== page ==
WikiHouses: Frames Cut Out of Plywood With 3D Software

Good things come in small packages. Lacy Williams, an architecture student, and her boyfriend, Patrick Beseda, built a WikiHouse to live in during a field project in Utah

From: Jon Kalish

Subject: DIY Houses In The Internet Age: Some Assembly Required: NPR

Date: Tue, 18 Feb 2014

To: lloyd kahn

Click here.

Go read the comments. There’s a ton of ’em, mostly skeptical. My fave is “I approve of this article. The Big Bad Wolf.” 🙂


About Lloyd Kahn

Lloyd Kahn started building his own home in the early '60s and went on to publish books showing homeowners how they could build their own homes with their own hands. He got his start in publishing by working as the shelter editor of the Whole Earth Catalog with Stewart Brand in the late '60s. He has since authored six highly-graphic books on homemade building, all of which are interrelated. The books, "The Shelter Library Of Building Books," include Shelter, Shelter II (1978), Home Work (2004), Builders of the Pacific Coast (2008), Tiny Homes (2012), and Tiny Homes on the Move (2014). Lloyd operates from Northern California studio built of recycled lumber, set in the midst of a vegetable garden, and hooked into the world via five Mac computers. You can check out videos (one with over 450,000 views) on Lloyd by doing a search on YouTube:

3 Responses to WikiHouses: Frames Cut Out of Plywood With 3D Software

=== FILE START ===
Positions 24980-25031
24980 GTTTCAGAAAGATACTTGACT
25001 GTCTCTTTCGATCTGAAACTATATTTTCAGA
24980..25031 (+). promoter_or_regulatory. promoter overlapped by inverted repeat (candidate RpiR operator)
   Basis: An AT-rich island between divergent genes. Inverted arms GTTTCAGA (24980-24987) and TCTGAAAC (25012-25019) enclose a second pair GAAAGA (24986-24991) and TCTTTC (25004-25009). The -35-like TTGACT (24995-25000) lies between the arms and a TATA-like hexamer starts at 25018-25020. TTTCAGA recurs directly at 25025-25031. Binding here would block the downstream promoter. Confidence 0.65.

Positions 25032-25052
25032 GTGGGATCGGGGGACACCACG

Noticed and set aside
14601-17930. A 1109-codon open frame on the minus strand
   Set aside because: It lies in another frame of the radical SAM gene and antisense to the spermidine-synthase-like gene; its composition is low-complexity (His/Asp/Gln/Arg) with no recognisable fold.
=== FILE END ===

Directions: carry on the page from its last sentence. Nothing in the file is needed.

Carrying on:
1. Just visited the WikiHouse site. The focus is framing. Framing represents a small fraction of the cost and time of building a house. A house frame that goes up in few hours garners attention but does not address foundation, insulation, windows, doors, siding, roofing, electric, plumbing, HVAC, flooring, wall covering, etc.

  2. I'm signed up to take a one day intensive course on the software that is being offered by Wiki-House Detroit, and sponsored by Sketch Up (software used for cutting the parts, and Shop Bot, CNC controled router device used to cut the parts. I'll let you know what I think once I've done the course.

    WikiHouse Detroit is interested in building a structure called Shelter 2.0 to be used in Emergency Relief situations.



  3. Boy, you are right about the comments. Living in a part of the world where plywood/T1-11 homes are more the norm than not (and yes, we have hurricanes and yes, they can be blown away, but they can sure be rebuilt fast too! Money IS an object) maybe makes my view a bit different. I see this as experimental for sure and while everyone might not have access to the tools used, if interest is garnered about providing solutions in building small, affordable structures, then it's all good. I had to laugh at some of the comments and wanted to invite some of the more elitist sounding traditional builders to come to the Caribbean ('…it wouldn't last two weeks' type commenters).

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